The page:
Will German court’s decision on Nord Stream 2 stop Putin’s project?

Spirit of Europe Sign ‘Nord Stream - The new gas supply route for Europe’, Tallinn 19 May 2014. Photo: Pjotr Mahhonin 

International, Russia, Ukraine

Article by: Yuliia Rudenko
Edited by: Alya Shandra, Michael Garrood

On 25 August, the Düsseldorf Higher Regional Court decided that European Union rules requiring the separation of energy production from transportation and trade shall apply to Russia’s Nord Stream 2 (NS2) natural gas pipeline project. What are the details of the case considered a win for Ukraine and how will the ruling influence Nord Stream 2?

What is the decision about and how will it affect NS 2?

EU rules demand that the sources of production, transportation and distribution of gas are diversified and 50% of a pipeline’s capacity must be given to other companies. This fair-competition requirement aims to ensure that companies do not prevent their competitors from accessing facilities. In practice, Nord Stream 2 AG needs to auction its capacity to third parties.

Back in May 2020, the Federal Network Agency (the German regulatory office for electricity, gas, telecommunications, post and railway markets) turned down Russia’s request made by the Nord Stream 2 consortium to give the project an exemption.

The consortium consists of five western utilities and oil companies (Uniper, Wintershall-Dea, Royal Dutch Shell, OMV and Engie) providing long-term financing for 50 % of the total cost of the project.

The consortium filed a motion for review of the May 2020 decision. As the EU energy-monopoly legislation became operative in 2019 and does not apply to pipelines already constructed, the consortium claimed the project was finished. This argument was based on the fact that the project had been completed from an economic and investment point of view as the funding of €10 bn had already been allocated for the Nord Stream 2 pipeline. “Based on the applicable legal framework at that time, the company had made investments worth billions of euros long before the European Commission announced its plan to amend [the EU energy law],” said Nord Stream 2.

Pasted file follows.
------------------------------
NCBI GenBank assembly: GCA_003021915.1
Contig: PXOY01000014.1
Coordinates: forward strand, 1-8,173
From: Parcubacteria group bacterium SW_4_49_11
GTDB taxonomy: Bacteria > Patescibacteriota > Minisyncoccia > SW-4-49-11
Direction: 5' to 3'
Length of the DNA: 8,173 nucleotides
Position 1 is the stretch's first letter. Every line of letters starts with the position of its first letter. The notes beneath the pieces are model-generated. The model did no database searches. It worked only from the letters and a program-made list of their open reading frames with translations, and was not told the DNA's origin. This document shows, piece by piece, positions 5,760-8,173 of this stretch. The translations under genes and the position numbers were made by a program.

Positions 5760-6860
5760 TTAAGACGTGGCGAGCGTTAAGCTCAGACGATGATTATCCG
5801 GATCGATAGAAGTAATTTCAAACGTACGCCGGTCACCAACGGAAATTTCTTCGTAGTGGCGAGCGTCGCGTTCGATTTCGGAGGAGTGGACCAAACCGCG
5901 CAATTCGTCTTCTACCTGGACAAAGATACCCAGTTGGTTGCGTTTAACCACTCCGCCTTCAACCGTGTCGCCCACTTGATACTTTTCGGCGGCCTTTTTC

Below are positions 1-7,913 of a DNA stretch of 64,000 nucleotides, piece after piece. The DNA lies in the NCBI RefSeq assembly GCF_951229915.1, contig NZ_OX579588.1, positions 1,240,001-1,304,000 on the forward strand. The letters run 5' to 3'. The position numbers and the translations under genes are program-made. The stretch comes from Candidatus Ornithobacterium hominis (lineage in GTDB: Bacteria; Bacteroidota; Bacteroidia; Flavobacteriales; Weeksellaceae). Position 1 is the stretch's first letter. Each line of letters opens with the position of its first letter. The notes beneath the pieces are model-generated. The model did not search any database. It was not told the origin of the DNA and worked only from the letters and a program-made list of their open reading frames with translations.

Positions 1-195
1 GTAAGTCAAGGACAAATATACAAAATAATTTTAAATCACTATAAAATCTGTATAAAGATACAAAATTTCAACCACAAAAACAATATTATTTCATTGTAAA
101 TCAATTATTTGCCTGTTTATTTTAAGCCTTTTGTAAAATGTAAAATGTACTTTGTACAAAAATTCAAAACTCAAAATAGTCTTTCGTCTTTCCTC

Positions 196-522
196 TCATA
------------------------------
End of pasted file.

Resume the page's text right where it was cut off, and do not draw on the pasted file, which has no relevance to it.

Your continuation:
But since 15 km of the 1,230 km (764 miles) of the pipeline were still to be completed, the German court rejected the claim upholding the Federal Network Agency’s ruling. As the court stated, “The pipeline was not completely built and therefore not completed in accordance with the law.” Nord Stream 2 referred to the decision in terms of a “discriminatory impact of the amended EU gas directive,” as the rules were modified after construction of the pipeline had been commenced.

The Kremlin referred to the dispute as a solely corporate issue, thus trying to separate itself from state-run Gazprom, Nord Stream’s parent company. The Kremlin spokesman Dmitry Peskov reiterated that Nord Stream 2 is a “purely commercial project…aimed at significantly strengthening European energy security.” Nord Stream 2 might appeal the ruling at the Federal Court of Justice in Karlsruhe and then at the Court of Justice of the European Union in Luxembourg.

As for the effects of the recent ruling, the pipeline project set to start operating this year will not be stopped. But the decision will cost Nord Stream 2 monetary resources and delays in time. To prevent fines, Gazprom would have to change the setup of the project to receive permission to function in compliance with the laws. This means Nord Stream 2 must obtain the status of an independent transmission system operator (a company responsible for transporting energy using fixed infrastructure) under EU rules. As a consequence, Gazprom must relinquish its control and command rights over its leadership in Nord Stream 2 and take additional steps to ensure that Nord Stream 2 is autonomous of Gazprom.

The company has filed an application for certification at the Federal Network Agency. The papers are currently under review and according to the German regulator, additional documents might be demanded to complete the application. After that the agency will draft a decision within a period of four months. As there have been cases of other pipelines legally functioning in the process of receiving certification and before its completion, Nord Stream 2 is expected to meet the same fate.